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>if you make
>things clear on your marketing efforts that the focus is at embedding and having
>a lightweight, 100% ANSI-C core, there's no reason not to start developing
>fancy add-ons around it.
>And if you are really concerned abount mixing things up, then develop the add-on
>at a separate project-website - get a sourceforge account for it, etc.

This is exactly what I mean. The headline on the Lua website should be "here's a language designed for embeddability (and by the way, some of the things you can embed it in are a command line tool, an IDE, etc)" in contrast to "here's another language with an IDE, a GUI toolkit, a standard library, etc (oh and by the way, you can embed it if you like)" which is what you get with other languages. Put the emphasis on embedding and reinforce and promote the language in this area and you have a distinctive identity.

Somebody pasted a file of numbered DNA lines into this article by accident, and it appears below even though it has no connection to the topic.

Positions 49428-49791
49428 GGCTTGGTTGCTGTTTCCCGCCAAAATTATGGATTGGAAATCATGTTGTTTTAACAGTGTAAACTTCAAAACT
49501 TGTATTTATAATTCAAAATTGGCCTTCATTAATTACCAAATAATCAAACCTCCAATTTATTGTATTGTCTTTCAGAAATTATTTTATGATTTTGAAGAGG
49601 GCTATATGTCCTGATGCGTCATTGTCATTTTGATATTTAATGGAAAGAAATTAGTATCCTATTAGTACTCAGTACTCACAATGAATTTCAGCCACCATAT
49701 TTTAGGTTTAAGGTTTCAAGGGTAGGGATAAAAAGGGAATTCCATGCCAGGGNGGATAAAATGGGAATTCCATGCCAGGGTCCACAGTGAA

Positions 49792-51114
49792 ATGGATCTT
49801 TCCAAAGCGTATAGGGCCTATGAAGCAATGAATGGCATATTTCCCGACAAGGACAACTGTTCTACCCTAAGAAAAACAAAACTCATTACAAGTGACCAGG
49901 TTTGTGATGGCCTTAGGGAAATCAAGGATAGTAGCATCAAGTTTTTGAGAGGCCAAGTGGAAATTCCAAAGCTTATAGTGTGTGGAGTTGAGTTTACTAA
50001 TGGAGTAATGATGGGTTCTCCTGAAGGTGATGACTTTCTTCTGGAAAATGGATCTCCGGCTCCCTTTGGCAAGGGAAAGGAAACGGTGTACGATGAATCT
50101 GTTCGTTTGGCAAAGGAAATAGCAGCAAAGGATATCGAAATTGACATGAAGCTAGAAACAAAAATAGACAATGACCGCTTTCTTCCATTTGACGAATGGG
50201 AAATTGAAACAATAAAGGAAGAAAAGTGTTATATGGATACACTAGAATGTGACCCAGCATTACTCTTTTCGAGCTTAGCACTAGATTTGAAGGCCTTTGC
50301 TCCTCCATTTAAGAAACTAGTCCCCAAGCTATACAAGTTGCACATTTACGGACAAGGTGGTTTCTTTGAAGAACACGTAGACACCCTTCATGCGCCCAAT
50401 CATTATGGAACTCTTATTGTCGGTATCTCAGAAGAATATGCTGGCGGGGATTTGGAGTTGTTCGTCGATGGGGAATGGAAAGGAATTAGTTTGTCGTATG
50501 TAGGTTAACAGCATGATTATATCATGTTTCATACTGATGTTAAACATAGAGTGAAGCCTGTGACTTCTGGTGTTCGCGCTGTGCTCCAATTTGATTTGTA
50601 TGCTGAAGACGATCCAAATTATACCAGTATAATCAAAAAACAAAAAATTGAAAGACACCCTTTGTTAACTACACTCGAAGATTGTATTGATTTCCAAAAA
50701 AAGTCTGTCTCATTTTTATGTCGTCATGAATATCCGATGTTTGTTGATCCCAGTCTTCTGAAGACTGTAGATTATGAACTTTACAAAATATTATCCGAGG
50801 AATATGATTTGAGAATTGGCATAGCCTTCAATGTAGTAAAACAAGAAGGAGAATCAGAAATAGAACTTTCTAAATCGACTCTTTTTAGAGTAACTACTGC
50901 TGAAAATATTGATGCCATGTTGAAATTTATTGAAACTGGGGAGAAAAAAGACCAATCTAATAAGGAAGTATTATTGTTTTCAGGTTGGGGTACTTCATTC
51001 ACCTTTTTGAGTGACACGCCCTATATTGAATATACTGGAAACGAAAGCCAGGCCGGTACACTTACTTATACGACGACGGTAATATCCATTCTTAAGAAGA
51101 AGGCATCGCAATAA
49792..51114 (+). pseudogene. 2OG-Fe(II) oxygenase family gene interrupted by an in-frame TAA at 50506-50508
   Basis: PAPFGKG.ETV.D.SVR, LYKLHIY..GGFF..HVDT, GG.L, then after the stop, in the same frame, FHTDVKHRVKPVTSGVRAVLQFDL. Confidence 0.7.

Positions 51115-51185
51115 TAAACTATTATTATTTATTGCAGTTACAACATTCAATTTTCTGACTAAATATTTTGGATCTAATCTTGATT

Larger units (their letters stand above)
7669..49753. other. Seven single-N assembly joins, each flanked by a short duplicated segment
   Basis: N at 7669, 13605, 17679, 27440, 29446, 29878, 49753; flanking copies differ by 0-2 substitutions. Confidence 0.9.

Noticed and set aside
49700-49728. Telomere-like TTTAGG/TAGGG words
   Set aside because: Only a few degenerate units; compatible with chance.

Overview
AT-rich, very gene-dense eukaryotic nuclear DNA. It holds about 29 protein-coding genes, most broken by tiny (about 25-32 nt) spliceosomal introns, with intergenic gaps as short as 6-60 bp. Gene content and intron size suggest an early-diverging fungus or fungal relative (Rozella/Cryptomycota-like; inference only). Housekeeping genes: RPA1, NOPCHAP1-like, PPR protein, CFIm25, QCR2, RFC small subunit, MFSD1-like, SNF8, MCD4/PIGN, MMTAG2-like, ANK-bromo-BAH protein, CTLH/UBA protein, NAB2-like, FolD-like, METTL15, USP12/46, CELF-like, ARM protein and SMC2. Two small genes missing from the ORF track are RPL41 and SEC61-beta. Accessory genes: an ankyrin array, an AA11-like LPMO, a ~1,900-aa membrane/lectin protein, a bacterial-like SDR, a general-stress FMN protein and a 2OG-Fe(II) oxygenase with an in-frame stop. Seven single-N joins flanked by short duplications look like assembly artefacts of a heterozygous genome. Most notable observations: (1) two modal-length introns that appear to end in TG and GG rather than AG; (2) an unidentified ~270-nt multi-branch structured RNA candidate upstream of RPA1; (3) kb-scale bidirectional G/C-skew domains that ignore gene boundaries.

Deep down, programmers know that you can use almost any language for almost anything, but still tend to associate different languages with different types of task (Lisp is seen as an AI language, Perl is seen as a text processing language, etc). All this means is that the language has a slight bias toward the task it is associated with, but the difference it makes from a marketing point of view is enormous. The difficulty Lua faces is that its target task of extreme embeddability is relatively unexplored territory. I think that injecting a few novel ideas about embeddability into Lua will help people to see that it is not a trivial task and deserves special treatment.